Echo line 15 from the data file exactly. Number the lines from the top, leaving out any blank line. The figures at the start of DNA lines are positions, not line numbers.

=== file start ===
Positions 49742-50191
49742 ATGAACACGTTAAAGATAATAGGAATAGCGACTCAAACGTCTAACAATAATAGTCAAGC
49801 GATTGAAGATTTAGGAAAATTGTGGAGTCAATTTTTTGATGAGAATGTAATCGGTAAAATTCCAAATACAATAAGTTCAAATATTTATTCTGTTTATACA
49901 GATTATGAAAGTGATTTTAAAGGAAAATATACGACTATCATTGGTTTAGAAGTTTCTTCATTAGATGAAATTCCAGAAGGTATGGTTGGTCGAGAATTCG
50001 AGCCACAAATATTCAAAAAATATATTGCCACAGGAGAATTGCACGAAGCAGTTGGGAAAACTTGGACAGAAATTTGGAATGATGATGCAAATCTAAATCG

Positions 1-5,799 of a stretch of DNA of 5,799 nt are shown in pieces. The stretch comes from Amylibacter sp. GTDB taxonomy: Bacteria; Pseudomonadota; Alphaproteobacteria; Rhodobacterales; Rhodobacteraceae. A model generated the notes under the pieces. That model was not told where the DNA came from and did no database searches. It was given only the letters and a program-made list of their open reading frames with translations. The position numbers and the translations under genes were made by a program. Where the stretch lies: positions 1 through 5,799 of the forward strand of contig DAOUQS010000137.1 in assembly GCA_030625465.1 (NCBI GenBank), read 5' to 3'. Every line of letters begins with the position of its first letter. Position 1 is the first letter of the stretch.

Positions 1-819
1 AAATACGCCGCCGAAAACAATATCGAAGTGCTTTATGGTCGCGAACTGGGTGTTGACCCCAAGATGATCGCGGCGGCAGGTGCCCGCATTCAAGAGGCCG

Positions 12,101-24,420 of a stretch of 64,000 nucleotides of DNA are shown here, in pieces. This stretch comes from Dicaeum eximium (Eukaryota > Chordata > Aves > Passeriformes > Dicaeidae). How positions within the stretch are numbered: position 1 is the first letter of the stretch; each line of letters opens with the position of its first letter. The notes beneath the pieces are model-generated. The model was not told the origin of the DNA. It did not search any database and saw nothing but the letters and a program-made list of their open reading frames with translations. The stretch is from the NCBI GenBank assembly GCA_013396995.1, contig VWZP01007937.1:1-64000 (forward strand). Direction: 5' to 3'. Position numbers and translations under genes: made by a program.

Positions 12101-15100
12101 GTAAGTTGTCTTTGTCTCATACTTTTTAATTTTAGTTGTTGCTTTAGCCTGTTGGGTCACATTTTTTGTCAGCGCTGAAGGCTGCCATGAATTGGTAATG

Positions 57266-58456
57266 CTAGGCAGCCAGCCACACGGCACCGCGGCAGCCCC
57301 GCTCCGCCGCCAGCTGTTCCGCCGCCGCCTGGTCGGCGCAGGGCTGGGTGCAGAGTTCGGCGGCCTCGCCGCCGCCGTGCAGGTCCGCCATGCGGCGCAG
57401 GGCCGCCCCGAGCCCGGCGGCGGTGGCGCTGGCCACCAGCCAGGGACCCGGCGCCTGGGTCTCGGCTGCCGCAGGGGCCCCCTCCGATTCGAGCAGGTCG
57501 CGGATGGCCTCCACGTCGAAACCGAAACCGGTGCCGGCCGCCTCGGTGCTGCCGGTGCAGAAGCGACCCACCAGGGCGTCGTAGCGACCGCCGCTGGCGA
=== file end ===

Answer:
57401 GGCCGCCCCGAGCCCGGCGGCGGTGGCGCTGGCCACCAGCCAGGGACCCGGCGCCTGGGTCTCGGCTGCCGCAGGGGCCCCCTCCGATTCGAGCAGGTCG